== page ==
In case you haven’t heard of Improv Everywhere, they’re a NYC-based organization dedicated to producing flash mob events and other happenings. They do it all with an attitude towards fun and laughs, towards brightening people’s days. Many of their “missions” could indeed be classified as pranks – no one ever gets hurt or humiliated; that is never the goal. But people do get confused, amused, and bemused. Some of the missions are truly excellent.
But while I’m all for that, one really must acknowledge that the line between flash mobs (for fun and laughs) on the one hand, and “happenings” (for the sake of art) on the other hand, is pretty fuzzy. Sure, one could define “art happenings” as something which makes you think, which breaks a paradigm or invites one to ask questions or otherwise take a second look at the world, through a new lens, defying or breaking down the dominant discourse. But do we really need to be so hoity-toity about it? In truth, a great many happenings conducted for the sake of art do bemuse and amuse, and a great many others simply frustrate, annoy, or bore.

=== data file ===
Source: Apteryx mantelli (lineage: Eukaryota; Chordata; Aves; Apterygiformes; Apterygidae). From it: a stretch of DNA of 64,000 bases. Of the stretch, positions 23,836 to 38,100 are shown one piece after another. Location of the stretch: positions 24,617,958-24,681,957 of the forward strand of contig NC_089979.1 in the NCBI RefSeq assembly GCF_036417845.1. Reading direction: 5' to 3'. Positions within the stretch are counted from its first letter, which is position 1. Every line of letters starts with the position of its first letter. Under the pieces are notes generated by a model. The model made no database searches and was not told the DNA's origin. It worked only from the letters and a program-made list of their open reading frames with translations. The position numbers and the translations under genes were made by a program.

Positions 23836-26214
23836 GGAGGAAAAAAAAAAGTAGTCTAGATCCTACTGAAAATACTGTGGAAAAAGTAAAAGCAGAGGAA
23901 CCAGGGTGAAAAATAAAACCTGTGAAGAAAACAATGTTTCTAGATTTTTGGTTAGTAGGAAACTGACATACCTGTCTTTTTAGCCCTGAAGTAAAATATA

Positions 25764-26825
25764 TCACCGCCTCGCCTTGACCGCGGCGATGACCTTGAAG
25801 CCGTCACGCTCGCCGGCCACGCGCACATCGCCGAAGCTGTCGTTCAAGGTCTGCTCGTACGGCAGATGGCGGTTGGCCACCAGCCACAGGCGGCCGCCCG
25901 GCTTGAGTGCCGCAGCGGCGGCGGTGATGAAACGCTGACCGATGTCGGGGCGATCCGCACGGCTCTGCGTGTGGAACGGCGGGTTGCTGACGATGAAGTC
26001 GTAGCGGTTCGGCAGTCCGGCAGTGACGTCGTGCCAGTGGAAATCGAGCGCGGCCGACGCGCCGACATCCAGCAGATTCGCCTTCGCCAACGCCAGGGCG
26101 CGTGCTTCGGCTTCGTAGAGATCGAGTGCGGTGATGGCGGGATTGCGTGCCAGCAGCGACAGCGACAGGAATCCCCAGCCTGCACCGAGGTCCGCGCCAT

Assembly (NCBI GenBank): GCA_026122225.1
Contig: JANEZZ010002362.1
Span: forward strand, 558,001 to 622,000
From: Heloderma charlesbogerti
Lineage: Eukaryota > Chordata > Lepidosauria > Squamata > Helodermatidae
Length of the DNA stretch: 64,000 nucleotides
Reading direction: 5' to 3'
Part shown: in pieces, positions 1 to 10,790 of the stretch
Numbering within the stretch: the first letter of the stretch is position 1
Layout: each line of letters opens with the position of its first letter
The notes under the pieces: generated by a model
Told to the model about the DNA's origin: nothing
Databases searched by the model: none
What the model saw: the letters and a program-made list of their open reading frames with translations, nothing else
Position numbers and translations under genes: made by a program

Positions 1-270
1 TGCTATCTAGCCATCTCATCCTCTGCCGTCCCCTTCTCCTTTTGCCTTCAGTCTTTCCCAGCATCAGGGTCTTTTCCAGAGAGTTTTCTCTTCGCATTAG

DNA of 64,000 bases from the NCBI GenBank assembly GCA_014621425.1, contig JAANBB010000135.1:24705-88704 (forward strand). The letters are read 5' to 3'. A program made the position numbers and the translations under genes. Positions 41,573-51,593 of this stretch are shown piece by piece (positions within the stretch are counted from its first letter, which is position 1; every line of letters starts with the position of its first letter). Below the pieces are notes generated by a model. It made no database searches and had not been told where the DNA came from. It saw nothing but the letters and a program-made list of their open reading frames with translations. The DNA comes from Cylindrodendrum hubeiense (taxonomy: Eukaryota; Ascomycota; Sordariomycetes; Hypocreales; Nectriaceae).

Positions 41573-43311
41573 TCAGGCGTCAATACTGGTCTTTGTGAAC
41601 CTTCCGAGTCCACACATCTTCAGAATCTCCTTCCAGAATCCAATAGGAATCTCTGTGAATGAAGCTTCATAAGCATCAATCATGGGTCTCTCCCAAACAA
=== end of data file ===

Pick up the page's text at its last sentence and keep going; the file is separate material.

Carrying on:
I’ve been aware of Improv Everywhere for quite some time, and in fact happened upon a gallery in Chelsea (in NY) at one point a few years ago devoted to guerrilla art, including the activities of Improv Everywhere.
But what really inspired this post was the following “mission” conducted by Improv Everywhere this past March:
In “Subway Art Gallery Opening,” Improv Everywhere transformed a subway platform into an art gallery. They got a cellist, bar (serving non-alcoholic sparkling cider, but they didn’t tell anyone that), and coat check, and put up gallery labels describing the things already there – ads, trashcans, “woman sitting on bench” as a performance piece – in the most wonderfully crafted hoity-toity artsy language.
A wonderful prank, that certainly seems to have succeeded Improv Everywhere’s mission – to make people smile, to amuse, bemuse, and confuse (not words that actually show up in their mission statement or anything; I just came up with that just now totally by accident, but I must say I rather like the ABC structure and the rhyming)… to just make life in NYC a tiny bit more interesting for a small number of people for a short while.